Want to catch monster muskies? You need to fish where they live!
We decided to put together a short-list of musky destinations we highly recommend right here within driving distance of most musky anglers here in the Upper Midwest. All four of these spots host true monster muskies, but also have large enough populations to keep things interesting throughout the day.
There are many, many killer musky destinations that didn’t make the list of course, but these are just a few of our favorites.
Photo by Jon Bondy
Part of a larger system that also includes the St. Clair and Detroit Rivers, Lake St. Clair may have more muskies per square mile than anywhere else in the world.
This much is certain: St. Clair has all the right ingredients for growing lots of big toothy critters:
– 420 square miles of big water
– An average depth of only 10 feet with excellent water clarity
– The constant flow of clean water from Lake Huron
– Plenty of big fish forage
– Expansive shallow flats for muskie spawning
– Access to deeper river habitat
Although you can catch ‘em casting, multiple fish days are routine for anglers trolling big baits on multiple rods and planer boards.
In fact, many St. Clair guides offer big boat charter-style trips that can accommodate larger angler groups – a great opportunity to mark a trophy muskie off your bucket list.
You can fish St. Clair with you own boat, too; just know it’s an open-water fishery that requires a rig that can handle big, rough water. At 21 miles across, it’s no place to mess around without safety and navigation aides.
Some are calling Lake Vermilion “Minnesota’s new, untapped muskie fishing resource” but truth is, the 40,000-acre lake has been kicking out numbers and trophy fish for some time.
But no matter how you look at it, Vermilion is one of Minnesota’s fisheries management success stories. Recent DNR testing reveals approximately 15% of the muskie population surpassing 50 inches!
In 1984, the DNR began stocking the slow-growing Shoepack strain, but switched to the Leech Lake strain a few years later, which have taken well to Vermilion’s waters.
Now, three decades later, Vermilion’s muskie population is naturally-reproducing and anglers are reporting monster fish in the 50-inch-plus class, including a 57.5-incher caught during a PMTT Tournament in August of 2015, and a massive 60-incher caught in 2011.
In fact, some believe the next state record catch-and-release musky could from Vermilion.
This much is certain: with rock, weeds, points, steep breaks, and 365 islands to fish, there’s plenty of room for record-breakers to hide.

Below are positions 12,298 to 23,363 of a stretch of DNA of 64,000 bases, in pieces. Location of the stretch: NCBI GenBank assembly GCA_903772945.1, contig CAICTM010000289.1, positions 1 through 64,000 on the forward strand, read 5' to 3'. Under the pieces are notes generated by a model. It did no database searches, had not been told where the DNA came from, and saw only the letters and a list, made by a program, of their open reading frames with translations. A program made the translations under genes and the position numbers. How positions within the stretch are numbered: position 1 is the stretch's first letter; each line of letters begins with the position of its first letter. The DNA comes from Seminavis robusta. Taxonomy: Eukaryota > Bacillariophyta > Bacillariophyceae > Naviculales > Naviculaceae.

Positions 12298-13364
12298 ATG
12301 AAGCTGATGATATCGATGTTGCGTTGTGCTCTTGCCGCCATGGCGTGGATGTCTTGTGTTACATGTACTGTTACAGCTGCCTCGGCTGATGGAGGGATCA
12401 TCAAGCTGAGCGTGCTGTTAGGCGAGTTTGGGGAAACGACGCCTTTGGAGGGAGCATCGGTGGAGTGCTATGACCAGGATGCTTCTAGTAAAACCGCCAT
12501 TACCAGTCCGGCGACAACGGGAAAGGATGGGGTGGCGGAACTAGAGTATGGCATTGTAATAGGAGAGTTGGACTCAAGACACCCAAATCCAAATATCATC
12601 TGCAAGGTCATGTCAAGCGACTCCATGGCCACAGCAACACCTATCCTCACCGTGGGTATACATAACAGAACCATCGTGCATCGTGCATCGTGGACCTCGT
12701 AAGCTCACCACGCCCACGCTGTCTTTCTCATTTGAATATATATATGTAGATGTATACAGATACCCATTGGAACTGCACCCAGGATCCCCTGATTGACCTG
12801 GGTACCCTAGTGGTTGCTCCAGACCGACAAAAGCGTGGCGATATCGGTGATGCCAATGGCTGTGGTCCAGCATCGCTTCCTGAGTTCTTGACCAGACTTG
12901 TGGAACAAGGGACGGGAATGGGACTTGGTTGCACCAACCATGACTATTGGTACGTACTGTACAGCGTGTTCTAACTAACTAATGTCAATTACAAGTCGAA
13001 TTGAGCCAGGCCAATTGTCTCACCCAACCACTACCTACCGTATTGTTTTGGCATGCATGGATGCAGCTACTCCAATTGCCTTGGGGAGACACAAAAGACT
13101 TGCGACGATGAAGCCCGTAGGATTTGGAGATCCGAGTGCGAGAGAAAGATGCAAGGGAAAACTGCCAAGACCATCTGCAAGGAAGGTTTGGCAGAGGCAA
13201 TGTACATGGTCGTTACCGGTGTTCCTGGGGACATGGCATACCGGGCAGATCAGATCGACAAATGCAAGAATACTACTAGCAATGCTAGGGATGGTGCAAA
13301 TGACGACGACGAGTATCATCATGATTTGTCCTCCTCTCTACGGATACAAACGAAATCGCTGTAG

Photo by Bret Alexander
Speaking of records, many muskie experts believe the next world record will be caught on Wisconsin’s Green Bay — waters with a high concentration of Great Lakes spotted strain muskies in the 40-50 pound class.
Again, like many trophy-class muskie fisheries, Green Bay’s health is the result of a well-researched stocking and management program. The Wisconsin DNR – along with numerous muskie angler groups – have been instrumental in its success.
With so much water to cover, trolling’s the name of the game – from Rapala Super Shads to foot-long lumber.
But the Bay’s numerous reefs are perfect for casting, too. For that, double bucktails and big plastics are hard to beat.
Although fish are caught on Green Bay all season, August through fall is prime time for the “fish of a lifetime”, and there are plenty of expert guides in the area willing to help you do just that.
Photo by Lindner’s Angling Edge
Northwest Ontario’s “Sunset Country” offers anglers thousands of lakes with large populations of naturally-reproducing muskies, with some real giants, too! The current Ontario record stands at a whopping 65 pounds – and anglers report lots of 50-inch-plus fish each year.
There’s a muskie fishing lodge for every budget, as well as different types of water to fish – big and small, from gin-clear to tea-stained – each with a variety of structure to fish your favorite baits.
From casting reefs, islands, current, and weedbeds to trolling along the steep breaks of cliff-like shorelines, there’s no shortage of fish-holding stuff and breathtaking scenery. The Ontario muskie season runs from mid-June to the end of November – and there’s really no bad time to fish here, each cast is another shot at a “fish of a lifetime.”
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